# The variance of the locally measured Hubble parameter explained with different estimators

## Abstract

We study the expected variance of measurements of the Hubble constant, H {sub 0}, as calculated in either linear perturbation theory or using non-linear velocity power spectra derived from N -body simulations. We compare the variance with that obtained by carrying out mock observations in the N-body simulations, and show that the estimator typically used for the local Hubble constant in studies based on perturbation theory is different from the one used in studies based on N-body simulations. The latter gives larger weight to distant sources, which explains why studies based on N-body simulations tend to obtain a smaller variance than that found from studies based on the power spectrum. Although both approaches result in a variance too small to explain the discrepancy between the value of H {sub 0} from CMB measurements and the value measured in the local universe, these considerations are important in light of the percent determination of the Hubble constant in the local universe.

- Authors:

- Department of Physics and Astronomy, Aarhus University, DK-8000 Aarhus C (Denmark)

- Publication Date:

- OSTI Identifier:
- 22679976

- Resource Type:
- Journal Article

- Resource Relation:
- Journal Name: Journal of Cosmology and Astroparticle Physics; Journal Volume: 2017; Journal Issue: 03; Other Information: Country of input: International Atomic Energy Agency (IAEA)

- Country of Publication:
- United States

- Language:
- English

- Subject:
- 79 ASTROPHYSICS, COSMOLOGY AND ASTRONOMY; COMPARATIVE EVALUATIONS; COMPUTERIZED SIMULATION; DISTURBANCES; NONLINEAR PROBLEMS; PERTURBATION THEORY; RELICT RADIATION; SPECTRA; UNIVERSE; VELOCITY; VISIBLE RADIATION

### Citation Formats

```
Odderskov, Io, Hannestad, Steen, and Brandbyge, Jacob, E-mail: isho07@phys.au.dk, E-mail: sth@phys.au.dk, E-mail: jacobb@phys.au.dk.
```*The variance of the locally measured Hubble parameter explained with different estimators*. United States: N. p., 2017.
Web. doi:10.1088/1475-7516/2017/03/022.

```
Odderskov, Io, Hannestad, Steen, & Brandbyge, Jacob, E-mail: isho07@phys.au.dk, E-mail: sth@phys.au.dk, E-mail: jacobb@phys.au.dk.
```*The variance of the locally measured Hubble parameter explained with different estimators*. United States. doi:10.1088/1475-7516/2017/03/022.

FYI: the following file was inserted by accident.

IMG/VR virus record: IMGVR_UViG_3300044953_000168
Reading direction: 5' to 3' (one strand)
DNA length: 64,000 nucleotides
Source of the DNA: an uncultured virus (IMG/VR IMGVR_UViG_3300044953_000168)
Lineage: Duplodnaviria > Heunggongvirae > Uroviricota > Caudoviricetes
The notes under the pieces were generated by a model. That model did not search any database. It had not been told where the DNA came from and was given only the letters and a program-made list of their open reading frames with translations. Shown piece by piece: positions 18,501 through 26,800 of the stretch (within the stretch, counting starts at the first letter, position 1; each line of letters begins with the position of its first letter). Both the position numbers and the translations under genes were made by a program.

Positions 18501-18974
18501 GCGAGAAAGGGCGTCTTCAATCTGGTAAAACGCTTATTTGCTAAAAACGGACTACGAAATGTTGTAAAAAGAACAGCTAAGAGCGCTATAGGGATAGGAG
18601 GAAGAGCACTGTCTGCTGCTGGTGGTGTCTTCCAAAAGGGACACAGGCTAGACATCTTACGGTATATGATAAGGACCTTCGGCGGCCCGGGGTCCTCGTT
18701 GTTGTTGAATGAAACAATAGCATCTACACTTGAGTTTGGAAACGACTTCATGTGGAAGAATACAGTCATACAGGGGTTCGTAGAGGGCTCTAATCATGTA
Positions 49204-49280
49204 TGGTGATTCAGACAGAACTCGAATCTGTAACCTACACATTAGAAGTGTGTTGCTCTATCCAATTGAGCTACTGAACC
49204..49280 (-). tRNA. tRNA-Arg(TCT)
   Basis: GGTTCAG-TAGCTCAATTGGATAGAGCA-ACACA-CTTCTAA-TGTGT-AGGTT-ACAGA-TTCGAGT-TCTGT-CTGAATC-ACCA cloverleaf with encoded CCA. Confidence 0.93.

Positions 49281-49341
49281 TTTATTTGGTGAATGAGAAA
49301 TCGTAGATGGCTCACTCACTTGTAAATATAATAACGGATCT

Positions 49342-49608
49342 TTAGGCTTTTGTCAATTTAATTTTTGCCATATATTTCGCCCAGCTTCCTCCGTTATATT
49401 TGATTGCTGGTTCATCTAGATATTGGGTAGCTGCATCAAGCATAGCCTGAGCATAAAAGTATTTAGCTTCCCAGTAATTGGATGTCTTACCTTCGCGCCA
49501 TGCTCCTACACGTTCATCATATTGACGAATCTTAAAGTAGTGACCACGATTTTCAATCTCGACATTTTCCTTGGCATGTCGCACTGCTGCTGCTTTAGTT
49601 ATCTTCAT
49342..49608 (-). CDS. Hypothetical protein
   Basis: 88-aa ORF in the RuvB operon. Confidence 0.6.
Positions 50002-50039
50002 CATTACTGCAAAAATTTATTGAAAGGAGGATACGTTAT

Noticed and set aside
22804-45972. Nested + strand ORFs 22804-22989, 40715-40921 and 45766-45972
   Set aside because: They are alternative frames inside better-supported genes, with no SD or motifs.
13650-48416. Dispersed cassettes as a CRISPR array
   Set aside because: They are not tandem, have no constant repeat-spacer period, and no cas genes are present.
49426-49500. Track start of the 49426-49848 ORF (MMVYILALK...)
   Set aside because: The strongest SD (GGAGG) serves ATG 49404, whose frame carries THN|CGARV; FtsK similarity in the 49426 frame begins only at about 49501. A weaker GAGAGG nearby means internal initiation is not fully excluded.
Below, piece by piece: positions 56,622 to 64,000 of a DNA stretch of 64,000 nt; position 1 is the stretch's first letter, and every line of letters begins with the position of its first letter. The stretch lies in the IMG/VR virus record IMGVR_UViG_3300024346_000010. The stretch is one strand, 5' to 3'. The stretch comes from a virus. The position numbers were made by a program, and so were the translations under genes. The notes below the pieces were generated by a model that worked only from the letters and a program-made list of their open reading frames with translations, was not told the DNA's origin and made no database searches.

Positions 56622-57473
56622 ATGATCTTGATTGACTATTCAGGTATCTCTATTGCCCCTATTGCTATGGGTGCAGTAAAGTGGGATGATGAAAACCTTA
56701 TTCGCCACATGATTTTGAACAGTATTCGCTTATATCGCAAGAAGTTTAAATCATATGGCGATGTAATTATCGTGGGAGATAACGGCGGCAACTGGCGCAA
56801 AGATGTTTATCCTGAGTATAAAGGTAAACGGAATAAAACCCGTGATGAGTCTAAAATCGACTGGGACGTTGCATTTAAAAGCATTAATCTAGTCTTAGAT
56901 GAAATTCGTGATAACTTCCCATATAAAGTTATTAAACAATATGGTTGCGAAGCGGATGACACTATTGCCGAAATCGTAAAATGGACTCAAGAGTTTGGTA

```
Odderskov, Io, Hannestad, Steen, and Brandbyge, Jacob, E-mail: isho07@phys.au.dk, E-mail: sth@phys.au.dk, E-mail: jacobb@phys.au.dk. Wed .
"The variance of the locally measured Hubble parameter explained with different estimators". United States.
doi:10.1088/1475-7516/2017/03/022.
```

```
@article{osti_22679976,
```

title = {The variance of the locally measured Hubble parameter explained with different estimators},

author = {Odderskov, Io and Hannestad, Steen and Brandbyge, Jacob, E-mail: isho07@phys.au.dk, E-mail: sth@phys.au.dk, E-mail: jacobb@phys.au.dk},

abstractNote = {We study the expected variance of measurements of the Hubble constant, H {sub 0}, as calculated in either linear perturbation theory or using non-linear velocity power spectra derived from N -body simulations. We compare the variance with that obtained by carrying out mock observations in the N-body simulations, and show that the estimator typically used for the local Hubble constant in studies based on perturbation theory is different from the one used in studies based on N-body simulations. The latter gives larger weight to distant sources, which explains why studies based on N-body simulations tend to obtain a smaller variance than that found from studies based on the power spectrum. Although both approaches result in a variance too small to explain the discrepancy between the value of H {sub 0} from CMB measurements and the value measured in the local universe, these considerations are important in light of the percent determination of the Hubble constant in the local universe.},

doi = {10.1088/1475-7516/2017/03/022},

journal = {Journal of Cosmology and Astroparticle Physics},

number = 03,

volume = 2017,

place = {United States},

year = {Wed Mar 01 00:00:00 EST 2017},

month = {Wed Mar 01 00:00:00 EST 2017}

}